It all started with a blog post
by Daniel Robbins. That was on January 11. But of course, it didn't really
start there. That's just when the internal furor over the revocation of the
Gentoo Foundation's corporate license became public. Developers had been
trying to figure out what to do in the internal gentoo-core mailing list
for about a week, and as such things do, it leaked.
The larger-scale problems didn't even start there. The Gentoo Weekly
Newsletter hasn't been posted for 13 weeks, and the Gentoo homepage hadn't seen any changes in the
same amount of time. Furthermore, Gentoo's second release of 2007, dubbed
2007.1, never happened and on Monday was announced canceled.
What do these problems mean? Is Gentoo collapsing? Another blog
post by Daniel Robbins suggests part of the answer—serious
communication problems exist between developers and the rest of the Gentoo
community. The relevant aspect here is that developers are so focused on
working in their little areas that they fail to tell the world what they're
doing. Everyone wants to develop, and nobody wants to spend time telling the
world what's being developed. Most developers don't want to spend time doing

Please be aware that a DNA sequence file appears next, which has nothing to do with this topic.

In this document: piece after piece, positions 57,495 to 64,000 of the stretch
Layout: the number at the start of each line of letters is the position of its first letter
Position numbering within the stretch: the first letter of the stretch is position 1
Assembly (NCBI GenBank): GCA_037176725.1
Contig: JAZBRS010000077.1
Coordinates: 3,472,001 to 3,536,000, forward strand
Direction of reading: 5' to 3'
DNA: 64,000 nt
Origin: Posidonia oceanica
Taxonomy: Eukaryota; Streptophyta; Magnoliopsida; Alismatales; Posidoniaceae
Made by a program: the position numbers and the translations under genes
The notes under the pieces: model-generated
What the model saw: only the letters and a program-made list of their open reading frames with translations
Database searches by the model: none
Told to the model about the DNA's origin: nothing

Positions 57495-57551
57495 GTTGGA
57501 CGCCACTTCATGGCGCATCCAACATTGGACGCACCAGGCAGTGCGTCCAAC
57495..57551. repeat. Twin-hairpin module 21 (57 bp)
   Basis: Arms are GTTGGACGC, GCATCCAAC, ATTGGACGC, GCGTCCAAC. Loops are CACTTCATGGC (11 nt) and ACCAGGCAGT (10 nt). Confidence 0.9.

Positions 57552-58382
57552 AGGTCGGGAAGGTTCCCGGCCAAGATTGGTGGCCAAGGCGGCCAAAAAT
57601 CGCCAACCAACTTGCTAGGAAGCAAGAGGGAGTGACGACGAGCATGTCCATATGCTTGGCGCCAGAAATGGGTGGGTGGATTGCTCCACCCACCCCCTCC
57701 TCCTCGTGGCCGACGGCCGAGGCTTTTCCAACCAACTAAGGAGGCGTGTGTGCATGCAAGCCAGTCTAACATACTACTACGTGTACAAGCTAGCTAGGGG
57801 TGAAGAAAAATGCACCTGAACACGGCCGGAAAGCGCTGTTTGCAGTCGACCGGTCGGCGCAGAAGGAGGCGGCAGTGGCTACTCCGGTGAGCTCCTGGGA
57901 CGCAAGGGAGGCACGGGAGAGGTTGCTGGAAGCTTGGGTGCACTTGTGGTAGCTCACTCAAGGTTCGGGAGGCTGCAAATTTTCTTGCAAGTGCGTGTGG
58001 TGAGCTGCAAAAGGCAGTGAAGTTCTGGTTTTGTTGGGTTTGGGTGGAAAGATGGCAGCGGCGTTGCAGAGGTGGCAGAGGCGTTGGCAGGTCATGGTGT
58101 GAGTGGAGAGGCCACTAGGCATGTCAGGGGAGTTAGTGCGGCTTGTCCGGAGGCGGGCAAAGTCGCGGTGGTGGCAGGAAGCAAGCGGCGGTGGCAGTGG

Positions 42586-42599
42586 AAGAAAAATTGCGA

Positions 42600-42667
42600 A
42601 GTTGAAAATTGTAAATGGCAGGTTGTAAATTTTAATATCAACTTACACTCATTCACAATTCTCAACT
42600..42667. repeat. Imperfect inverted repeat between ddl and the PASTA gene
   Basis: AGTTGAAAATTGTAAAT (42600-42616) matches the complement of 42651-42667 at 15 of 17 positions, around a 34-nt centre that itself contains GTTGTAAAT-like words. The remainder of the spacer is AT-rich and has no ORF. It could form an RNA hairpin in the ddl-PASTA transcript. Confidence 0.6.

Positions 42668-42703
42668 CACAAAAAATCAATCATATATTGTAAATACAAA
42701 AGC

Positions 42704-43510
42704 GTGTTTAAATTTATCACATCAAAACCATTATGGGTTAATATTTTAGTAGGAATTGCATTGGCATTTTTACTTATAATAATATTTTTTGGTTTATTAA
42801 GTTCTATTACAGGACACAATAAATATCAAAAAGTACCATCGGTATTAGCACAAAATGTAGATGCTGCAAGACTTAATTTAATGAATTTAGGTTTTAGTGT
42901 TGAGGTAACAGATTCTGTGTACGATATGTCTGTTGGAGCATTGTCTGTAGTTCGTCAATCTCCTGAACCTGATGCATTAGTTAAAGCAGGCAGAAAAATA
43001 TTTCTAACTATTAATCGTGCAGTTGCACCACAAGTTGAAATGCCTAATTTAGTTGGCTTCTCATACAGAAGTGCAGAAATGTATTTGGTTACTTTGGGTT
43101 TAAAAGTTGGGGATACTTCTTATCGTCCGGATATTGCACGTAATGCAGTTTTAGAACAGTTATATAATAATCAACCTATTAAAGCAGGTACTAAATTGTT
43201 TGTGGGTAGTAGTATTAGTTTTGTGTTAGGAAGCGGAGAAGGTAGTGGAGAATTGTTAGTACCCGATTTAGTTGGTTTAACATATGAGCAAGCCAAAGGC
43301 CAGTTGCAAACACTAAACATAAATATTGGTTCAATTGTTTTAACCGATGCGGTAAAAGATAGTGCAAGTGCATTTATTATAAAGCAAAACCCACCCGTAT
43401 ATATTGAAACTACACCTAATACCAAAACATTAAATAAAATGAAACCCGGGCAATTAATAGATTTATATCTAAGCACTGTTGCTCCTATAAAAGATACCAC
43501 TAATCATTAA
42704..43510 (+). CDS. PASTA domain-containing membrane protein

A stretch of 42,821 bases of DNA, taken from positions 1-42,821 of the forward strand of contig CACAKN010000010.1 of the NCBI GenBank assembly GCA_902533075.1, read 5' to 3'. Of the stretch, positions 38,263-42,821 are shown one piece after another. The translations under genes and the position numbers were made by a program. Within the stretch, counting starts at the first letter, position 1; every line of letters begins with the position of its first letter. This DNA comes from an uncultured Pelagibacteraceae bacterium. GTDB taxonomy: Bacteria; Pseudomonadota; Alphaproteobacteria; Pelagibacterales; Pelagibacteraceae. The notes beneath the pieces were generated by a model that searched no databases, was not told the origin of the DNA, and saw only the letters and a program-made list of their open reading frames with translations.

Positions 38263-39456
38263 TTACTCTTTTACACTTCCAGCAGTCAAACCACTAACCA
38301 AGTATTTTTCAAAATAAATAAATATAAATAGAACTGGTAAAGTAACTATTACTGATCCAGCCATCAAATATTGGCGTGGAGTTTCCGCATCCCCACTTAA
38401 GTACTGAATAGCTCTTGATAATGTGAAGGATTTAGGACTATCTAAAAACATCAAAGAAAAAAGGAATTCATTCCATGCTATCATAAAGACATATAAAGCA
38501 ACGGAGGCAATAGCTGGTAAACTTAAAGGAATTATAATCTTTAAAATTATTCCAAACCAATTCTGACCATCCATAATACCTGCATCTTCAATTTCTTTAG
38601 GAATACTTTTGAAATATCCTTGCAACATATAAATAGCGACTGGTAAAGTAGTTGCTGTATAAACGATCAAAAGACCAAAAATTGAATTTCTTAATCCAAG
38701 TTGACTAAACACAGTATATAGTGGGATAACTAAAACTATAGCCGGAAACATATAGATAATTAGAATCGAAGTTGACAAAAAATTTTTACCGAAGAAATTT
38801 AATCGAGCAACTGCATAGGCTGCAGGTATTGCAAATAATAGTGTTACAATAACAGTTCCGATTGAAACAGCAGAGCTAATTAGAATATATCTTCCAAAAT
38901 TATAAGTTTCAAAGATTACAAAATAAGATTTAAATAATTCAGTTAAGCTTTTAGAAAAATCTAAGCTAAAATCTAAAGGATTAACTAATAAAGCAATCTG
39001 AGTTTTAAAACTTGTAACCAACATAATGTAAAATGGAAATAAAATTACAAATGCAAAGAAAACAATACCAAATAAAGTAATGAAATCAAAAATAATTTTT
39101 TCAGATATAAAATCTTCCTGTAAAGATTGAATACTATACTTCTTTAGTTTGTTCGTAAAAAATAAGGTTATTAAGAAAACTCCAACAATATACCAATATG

anything but develop. In the same way, developers don't enjoy spending time
dealing with "boring" issues like donations, copyright, tax returns, etc.,
nor are they generally any good at it.
Development remains active in the background—new versions of packages
appear, bugs are fixed, the gentoo-dev mailing list is quite active, and so
is IRC. Developers continue to blog on Planet Gentoo. But none of that is
apparent to Gentoo users, who go to the homepage, read the weekly
newsletter, and wait for the next release. To users, things can look like
they're in stasis.
That's where Gentoo needs to concentrate its efforts: telling the world what
developers are doing. To accomplish that, the project will either need to
find new contributors interested in doing this or streamline its processes
so that less effort is required to communicate (for example, automatically
including Planet information or new versions from packages.gentoo.org on the
homepage). Specifically, one hope with the foundation is to hand off the
work to people who enjoy dealing with it, so developers can concentrate on
development—people at Software in the Public Interest, or the Software
Freedom Conservancy. An announcement on the Gentoo homepage proposing a move
to a monthly newsletter brought nearly 20 offers of help in only 2 days, so
it may be that the project hasn't been looking for non-development help in
all the right places.
Gentoo isn't dying, but its developers need to tell that to the world.
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